Updated: Sep 9
As we find ourselves eighteen months into one of the most robust hiking cycles in history, it's surprising to note that 90-day prime mortgage arrears remain historically low, lingering at just 15 basis points. A year ago, experts across the board predicted these figures would be higher by now.
However, the enigma of why 90-day arrears are less than half of the 36 basis points long-term average is no longer elusive. Factors such as low unemployment, solid equity positions, government interventions, supportive banks, accumulated savings, rigorous underwriting, and other elements are ensuring that Canadians are maintaining their residences and steering clear of "jingle-mail."
Anticipating a significant surge in arrears at this juncture would essentially entail expecting a housing market collapse, a drastic rise in unemployment, or a combination of both. Thanks to ongoing household formation and the stability-focused approach of our government, neither scenario seems likely without a chaotic global crisis.
Transformations in Arrears Patterns
In Canada, the standard gauge for defaults is the Canadian Bankers Association's (CBA) 90-day arrears indicator, which tracks serious delinquencies at financial institutions—those borrowers who have missed three or more payments.
The CBA acknowledges that "mortgage arrears are considered a lagging economic indicator because they typically relate to events that have happened in the past," such as job loss, divorce, and illness. These life-altering events require time for their financial ramifications to take effect.
Until recently, though, arrears used to exhibit more pronounced lagging characteristics. The CBA's data used to be delayed by several months.
Fortunately, a pivotal modification has been made to the data release, a change that industry experts, including us, have advocated for years. Presently, arrears are being reported with only a five-week lag. We extend our gratitude to the CBA for this positive update.
How was this remarkable change achieved?
"The association has bolstered its staff capacity, enabling us to process information and data from our members more expeditiously," explains Megan Shay of the CBA. Recognizing the significance of this data for policy and analysis, the association's aim is to "better serve our members," she affirms.
Underlying Drivers of Widespread Arrears
Several overarching macro factors correlate with widespread arrears, including:
Interest rates (to a lesser extent)
Key Points about Arrears:
Default rates exhibit cyclical patterns. Increases are normal and foreseeable during market downturns. However, for default rates to surge dramatically, research indicates the necessity of a "severe" economic or financial crisis.
The relationship between high interest rates and arrears is intricate. Contrary to common assumptions, the Bank of Canada's researchers assure us that these two variables don't always move in tandem. They state, "We do not observe increasing delinquencies or a contraction of credit supply for borrowers who adjust their rates to higher levels."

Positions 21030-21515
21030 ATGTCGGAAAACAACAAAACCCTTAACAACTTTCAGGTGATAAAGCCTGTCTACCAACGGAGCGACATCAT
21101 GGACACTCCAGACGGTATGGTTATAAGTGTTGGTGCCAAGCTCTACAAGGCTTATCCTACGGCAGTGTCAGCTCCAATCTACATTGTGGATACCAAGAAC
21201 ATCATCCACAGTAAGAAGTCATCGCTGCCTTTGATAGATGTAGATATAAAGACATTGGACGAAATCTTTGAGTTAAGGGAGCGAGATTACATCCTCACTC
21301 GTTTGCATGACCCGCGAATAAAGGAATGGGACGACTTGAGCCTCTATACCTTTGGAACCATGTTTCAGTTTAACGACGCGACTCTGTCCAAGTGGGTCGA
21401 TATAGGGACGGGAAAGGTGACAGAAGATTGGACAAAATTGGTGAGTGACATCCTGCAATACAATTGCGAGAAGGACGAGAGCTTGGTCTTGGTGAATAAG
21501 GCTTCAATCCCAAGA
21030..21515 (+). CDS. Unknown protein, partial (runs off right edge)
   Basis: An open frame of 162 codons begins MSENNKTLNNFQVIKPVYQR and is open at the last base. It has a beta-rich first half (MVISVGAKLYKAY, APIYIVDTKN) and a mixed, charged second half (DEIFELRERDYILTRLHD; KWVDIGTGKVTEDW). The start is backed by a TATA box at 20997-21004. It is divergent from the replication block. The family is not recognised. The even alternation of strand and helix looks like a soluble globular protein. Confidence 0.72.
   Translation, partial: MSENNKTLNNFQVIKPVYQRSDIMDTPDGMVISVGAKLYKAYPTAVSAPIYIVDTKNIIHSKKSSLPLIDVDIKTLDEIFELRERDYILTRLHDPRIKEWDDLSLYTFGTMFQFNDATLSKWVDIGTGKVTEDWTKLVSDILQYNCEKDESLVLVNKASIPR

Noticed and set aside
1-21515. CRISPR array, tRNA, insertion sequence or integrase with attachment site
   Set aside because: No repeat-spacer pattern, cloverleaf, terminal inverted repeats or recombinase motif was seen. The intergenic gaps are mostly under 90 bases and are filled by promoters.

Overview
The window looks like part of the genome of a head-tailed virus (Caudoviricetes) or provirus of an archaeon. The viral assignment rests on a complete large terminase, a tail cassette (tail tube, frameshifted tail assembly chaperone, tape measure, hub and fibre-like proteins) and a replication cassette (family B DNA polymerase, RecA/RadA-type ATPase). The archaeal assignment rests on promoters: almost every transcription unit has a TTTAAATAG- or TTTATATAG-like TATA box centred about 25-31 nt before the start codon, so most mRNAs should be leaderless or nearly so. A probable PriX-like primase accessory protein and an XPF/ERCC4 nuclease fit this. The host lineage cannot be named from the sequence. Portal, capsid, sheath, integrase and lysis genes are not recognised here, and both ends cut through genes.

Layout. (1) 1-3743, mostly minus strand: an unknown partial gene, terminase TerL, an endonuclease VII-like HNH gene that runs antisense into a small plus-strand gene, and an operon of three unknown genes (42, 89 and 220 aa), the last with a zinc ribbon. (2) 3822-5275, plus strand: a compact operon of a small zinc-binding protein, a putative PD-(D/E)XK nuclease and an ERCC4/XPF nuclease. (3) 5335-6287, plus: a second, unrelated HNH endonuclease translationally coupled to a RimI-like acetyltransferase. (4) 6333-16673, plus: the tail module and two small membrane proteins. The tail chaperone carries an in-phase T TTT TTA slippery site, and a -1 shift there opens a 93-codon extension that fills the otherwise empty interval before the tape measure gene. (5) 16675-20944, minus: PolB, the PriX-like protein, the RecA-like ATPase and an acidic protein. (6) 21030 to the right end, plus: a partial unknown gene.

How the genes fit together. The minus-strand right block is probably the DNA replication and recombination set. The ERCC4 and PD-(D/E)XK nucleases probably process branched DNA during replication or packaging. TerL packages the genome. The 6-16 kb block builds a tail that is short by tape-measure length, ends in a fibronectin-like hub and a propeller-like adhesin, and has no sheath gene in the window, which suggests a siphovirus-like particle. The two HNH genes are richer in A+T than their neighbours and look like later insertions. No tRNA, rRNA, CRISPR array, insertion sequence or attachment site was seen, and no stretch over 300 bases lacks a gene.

While high loan-to-income (LIT) ratios serve as significant predictors of defaults for uninsured mortgages, the same does not hold true for insured mortgages.
Interestingly, certain studies uncover an unusual phenomenon: banks with high capital adequacy tend to exhibit worse loan performance. It appears they may take more risks or adopt a more relaxed approach compared to regulated lenders with less available capital. However, in some jurisdictions, this "worse" performance might only translate to arrears that are 5-15 basis points higher, as has historically been observed in Canada when comparing banks to prime mortgage finance companies and credit unions.
Expecting a substantial surge in canadian mortgage arrears without a concurrent spike in unemployment, soaring interest rates, or a catastrophic housing collapse is akin to banking on the sight of flying pigs.
Putting jests aside, our market does indeed harbor a certain risk category. If unemployment were to surge by 150 to 250+ basis points, individuals burdened with substantial mortgages, high loan-to-values, and elevated debt ratios could find themselves in a precarious situation. This becomes especially pertinent if home values decline, leaving them unable to recover their investment through a quick sale.
While almost no economists publicly predict that home prices will plummet to their lowest point of January 2023 during this cycle, it's prudent to approach such predictions with caution.
Considerations for Mortgage Professionals:
Should "higher-for-longer" interest rates adversely impact employment and the real estate market, mortgage advisors can play a pivotal role by maintaining communication with high-TDS (Total Debt Service) borrowers. By offering proactive solutions, even if they are not directly tied to mortgages, or by simply being a professional contact to confide in, mortgage experts can establish themselves as trusted advisors. They become the primary resource for clients when their circumstances improve or when friends and family seek referrals.
Ultimately, historical trends indicate that if the chart depicted below experiences an upward trajectory, arrears will experience an uptick as well. A recent economist survey by Reuters suggests that this will be the case, with unemployment projected to peak at 70 basis points by Q3 of the following year. (We hold a more optimistic stance, expecting the figure to surpass +70 bps, by the way.)
The consensus forecast from this survey would only raise unemployment to a modest 6.2%, which is 70 basis points below the long-term average. This doesn't constitute a recession; it's more of a punchline.